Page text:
NEW YORK – S&P Global Ratings announced Thursday that it has placed Minnesota’s credit rating on a warning list due to the budget fight between Gov. Mark Dayton and the Republican led legislature.
The state has a AA+ credit rating, and S&P has placed that rating on what it calls “CreditWatch with negative implications.”
The governor’s line-item veto of funding for the House and Senate begins on July 1. That funding includes $8 million annually in bond payments on the new Senate office building.
“The CreditWatch placement reflects our view of the governor’s use of his line-item veto authority, during approval of Minnesota’s $46 billion 2018-2019 biennial budget, to reject appropriations to the Legislature that defunded the Legislature’s budgets,” S&P Global Ratings credit analyst Eden Perry said in a release.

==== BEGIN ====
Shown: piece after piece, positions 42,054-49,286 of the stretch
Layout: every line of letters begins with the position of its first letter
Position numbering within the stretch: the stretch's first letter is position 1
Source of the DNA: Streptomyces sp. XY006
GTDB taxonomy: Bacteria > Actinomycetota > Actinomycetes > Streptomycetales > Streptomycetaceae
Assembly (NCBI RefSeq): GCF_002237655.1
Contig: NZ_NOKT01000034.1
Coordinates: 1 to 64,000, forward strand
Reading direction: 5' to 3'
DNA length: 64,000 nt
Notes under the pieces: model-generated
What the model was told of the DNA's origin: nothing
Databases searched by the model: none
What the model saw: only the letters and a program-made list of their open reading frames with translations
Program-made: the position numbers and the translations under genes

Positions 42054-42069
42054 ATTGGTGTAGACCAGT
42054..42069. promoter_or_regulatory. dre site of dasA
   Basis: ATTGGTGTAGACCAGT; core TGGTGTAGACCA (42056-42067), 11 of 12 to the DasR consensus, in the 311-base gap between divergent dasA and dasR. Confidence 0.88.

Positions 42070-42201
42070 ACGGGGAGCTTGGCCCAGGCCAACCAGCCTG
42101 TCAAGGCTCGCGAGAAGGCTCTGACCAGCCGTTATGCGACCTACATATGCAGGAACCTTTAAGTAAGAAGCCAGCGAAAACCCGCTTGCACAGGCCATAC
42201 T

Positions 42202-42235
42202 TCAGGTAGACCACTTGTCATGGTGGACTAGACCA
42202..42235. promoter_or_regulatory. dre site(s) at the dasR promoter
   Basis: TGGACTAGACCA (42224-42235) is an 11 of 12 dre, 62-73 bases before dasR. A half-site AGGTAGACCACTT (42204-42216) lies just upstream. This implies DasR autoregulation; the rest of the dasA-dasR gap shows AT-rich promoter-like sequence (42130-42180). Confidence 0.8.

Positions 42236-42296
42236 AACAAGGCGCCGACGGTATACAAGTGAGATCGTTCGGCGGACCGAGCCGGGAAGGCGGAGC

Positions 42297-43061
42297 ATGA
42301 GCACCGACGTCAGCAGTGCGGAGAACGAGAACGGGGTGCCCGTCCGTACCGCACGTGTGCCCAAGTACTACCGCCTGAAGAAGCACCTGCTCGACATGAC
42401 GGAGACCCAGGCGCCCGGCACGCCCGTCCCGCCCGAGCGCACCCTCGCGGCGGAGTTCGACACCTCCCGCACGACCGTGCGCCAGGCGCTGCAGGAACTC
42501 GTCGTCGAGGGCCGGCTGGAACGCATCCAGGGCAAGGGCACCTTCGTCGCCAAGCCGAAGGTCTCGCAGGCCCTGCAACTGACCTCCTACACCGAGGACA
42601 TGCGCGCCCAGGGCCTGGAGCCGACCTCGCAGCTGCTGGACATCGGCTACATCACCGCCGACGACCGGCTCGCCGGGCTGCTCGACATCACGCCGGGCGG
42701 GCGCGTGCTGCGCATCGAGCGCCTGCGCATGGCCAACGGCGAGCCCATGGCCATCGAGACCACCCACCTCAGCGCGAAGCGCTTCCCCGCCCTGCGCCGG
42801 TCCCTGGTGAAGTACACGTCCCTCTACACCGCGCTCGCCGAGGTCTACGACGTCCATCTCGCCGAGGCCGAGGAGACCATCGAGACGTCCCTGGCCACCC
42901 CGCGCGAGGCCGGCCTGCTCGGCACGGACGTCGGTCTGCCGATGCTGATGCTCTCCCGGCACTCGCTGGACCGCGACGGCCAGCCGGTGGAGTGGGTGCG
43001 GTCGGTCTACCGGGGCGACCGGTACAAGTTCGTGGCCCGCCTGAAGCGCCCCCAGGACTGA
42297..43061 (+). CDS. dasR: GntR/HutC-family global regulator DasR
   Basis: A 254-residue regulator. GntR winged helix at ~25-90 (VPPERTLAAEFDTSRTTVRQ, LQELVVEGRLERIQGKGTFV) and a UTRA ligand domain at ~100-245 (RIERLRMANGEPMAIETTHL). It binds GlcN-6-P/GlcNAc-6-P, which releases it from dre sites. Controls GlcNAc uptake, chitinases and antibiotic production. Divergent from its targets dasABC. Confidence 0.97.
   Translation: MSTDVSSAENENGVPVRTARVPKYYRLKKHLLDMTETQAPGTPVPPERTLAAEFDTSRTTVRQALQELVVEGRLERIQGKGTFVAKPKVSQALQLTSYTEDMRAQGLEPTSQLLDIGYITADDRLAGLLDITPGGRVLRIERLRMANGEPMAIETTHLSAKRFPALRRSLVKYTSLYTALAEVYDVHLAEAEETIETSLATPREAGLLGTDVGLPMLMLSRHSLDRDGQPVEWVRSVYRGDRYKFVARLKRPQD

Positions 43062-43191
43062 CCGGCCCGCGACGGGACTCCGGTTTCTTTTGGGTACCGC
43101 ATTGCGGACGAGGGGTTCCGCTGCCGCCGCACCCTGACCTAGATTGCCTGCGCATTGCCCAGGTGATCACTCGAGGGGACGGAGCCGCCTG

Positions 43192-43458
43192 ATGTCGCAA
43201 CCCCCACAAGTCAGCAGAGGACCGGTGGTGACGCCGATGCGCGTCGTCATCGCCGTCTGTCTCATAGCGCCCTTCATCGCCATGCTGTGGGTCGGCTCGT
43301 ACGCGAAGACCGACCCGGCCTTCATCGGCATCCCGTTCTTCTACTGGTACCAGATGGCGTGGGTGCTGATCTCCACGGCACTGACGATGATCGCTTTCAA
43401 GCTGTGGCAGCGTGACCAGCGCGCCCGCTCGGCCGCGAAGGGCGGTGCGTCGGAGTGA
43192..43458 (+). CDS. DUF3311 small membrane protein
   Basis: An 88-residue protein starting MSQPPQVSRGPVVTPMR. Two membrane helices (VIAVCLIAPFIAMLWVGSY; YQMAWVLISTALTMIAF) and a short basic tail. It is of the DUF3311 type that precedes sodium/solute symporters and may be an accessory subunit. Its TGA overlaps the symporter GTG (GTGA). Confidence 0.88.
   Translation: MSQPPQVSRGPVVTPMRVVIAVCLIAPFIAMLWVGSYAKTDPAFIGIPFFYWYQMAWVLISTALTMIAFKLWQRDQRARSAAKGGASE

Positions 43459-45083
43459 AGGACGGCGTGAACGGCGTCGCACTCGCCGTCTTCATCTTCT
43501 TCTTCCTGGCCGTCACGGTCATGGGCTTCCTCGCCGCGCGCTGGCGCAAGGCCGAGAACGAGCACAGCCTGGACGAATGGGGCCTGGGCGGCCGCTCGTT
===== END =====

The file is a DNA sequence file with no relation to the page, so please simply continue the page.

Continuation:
The ratings agency noted that the governor and legislature still has time to come to an agreement. A lease rental payment is not due until November 14, and there is an interest only payment of $1.9 million due in December according to the S&P release.
Senate Majority Leader Paul Gazelka (R-Nisswa) has said the Senate will prioritize paying salaries of legislative staff, and that payments on the office building may suffer as a result.
“If the state works out an agreement and meets its contractual obligation over the next 90 days we would remove the ratings from CreditWatch, but would likely revise the outlook to stable rather than back to positive because this situation has illustrated a departure from what has been very strong budget management and is not commensurate with higher rated credits,” the agency said in its release.
The agency also noted that if the situation is not resolved soon, the state’s credit rating, as well as associated ratings, could be lowered by “several notches.”
Gazelka issued a statement Thursday calling for Dayton to immediately call for a second special session of the legislature this year.
“If he refuses, I’m hopeful the courts will step in soon to declare the governor’s action unconstitutional so the state can continue to pay its obligations and avoid potential negative consequences to our credit rating,” Gazelka wrote in the statement.